It’s worse 25 years after Royal Commission into Aboriginal deaths in custody: Dodson

One-fifth of the 750 deaths in custody that have occurred in the 25 years since the 1991 Royal Commission were Aboriginal and Torres Strait Islander people, Professor Pat Dodson has told the Press Club.


Prof Dodson said a solution may be to lower incarceration rates by promoting ‘justice reinvestment’.

This is where a portion of the money normally spent by governments on imprisonment, $292 a day on average in Australia, is invested into programs to stop people offending in the first place or to try to prevent them re-offending.

“Accepting the status quo permits the criminal justice system to continue to suck us up like a vacuum cleaner and deposit us like waste in custodial institutions,” he told the press club in Canberra.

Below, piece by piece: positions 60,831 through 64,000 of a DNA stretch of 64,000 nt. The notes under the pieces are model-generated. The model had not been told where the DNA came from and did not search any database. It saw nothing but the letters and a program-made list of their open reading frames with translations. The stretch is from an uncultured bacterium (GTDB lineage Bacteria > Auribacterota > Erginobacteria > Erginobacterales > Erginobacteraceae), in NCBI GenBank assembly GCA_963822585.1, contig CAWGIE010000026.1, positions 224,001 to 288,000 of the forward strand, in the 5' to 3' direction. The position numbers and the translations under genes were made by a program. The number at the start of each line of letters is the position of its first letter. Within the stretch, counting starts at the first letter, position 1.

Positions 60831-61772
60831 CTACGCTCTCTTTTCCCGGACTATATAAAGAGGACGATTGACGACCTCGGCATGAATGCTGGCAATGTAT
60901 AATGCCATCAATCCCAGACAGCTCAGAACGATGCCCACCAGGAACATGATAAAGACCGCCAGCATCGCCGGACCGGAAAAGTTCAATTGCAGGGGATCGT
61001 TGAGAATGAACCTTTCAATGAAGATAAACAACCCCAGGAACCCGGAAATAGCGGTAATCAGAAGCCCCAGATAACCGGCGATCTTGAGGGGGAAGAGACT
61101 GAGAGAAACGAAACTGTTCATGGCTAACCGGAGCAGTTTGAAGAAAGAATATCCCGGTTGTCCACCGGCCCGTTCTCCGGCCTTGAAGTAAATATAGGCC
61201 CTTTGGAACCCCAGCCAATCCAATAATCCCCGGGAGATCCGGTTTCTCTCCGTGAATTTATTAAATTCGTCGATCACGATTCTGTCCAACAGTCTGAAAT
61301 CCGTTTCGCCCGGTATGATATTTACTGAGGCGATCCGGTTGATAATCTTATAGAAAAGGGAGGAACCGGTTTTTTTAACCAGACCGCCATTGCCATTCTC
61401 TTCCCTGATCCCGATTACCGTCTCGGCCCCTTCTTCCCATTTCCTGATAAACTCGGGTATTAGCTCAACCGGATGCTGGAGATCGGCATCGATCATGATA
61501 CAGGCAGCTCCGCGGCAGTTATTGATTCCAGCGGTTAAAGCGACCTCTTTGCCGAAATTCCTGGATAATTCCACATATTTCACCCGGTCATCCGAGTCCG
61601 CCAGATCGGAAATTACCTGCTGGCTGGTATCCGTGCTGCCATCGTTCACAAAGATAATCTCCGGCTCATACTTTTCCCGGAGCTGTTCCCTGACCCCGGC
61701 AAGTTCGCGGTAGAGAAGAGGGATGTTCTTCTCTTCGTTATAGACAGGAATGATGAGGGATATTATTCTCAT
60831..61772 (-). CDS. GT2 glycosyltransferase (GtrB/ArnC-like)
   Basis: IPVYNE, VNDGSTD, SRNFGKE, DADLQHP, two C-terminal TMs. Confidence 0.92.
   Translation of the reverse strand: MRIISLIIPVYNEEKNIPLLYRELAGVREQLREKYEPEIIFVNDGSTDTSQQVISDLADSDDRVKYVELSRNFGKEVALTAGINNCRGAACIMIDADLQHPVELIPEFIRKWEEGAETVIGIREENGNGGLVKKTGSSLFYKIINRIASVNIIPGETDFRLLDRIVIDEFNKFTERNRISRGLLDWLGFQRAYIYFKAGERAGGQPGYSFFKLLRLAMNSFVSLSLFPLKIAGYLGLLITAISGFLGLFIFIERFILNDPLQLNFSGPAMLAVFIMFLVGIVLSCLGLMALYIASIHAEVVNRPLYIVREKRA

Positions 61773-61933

“I would hope that we are better than that. We must be better than that. There is no choice here,” he said.

“Justice reinvestment is one of the new approaches in dealing with rising incarceration rates of Indigenous peoples around the world.”

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Prof Dodson also outlined three cases where Indigenous people had died in police custody before they had even been placed into correctional facilities.

Despite these alarming figures, he said there were many people in the police forces working with the community.

“I think there are many police that are trying to do the right thing,” he said.

“I don’t think every police officer’s necessarily opposed.

“There may be some but as you’ve seen in WA with the women at Fitzroy Crossing who took an initiative to ban full-strength alcohol, they had the support of the police commissioner in that initiative.”

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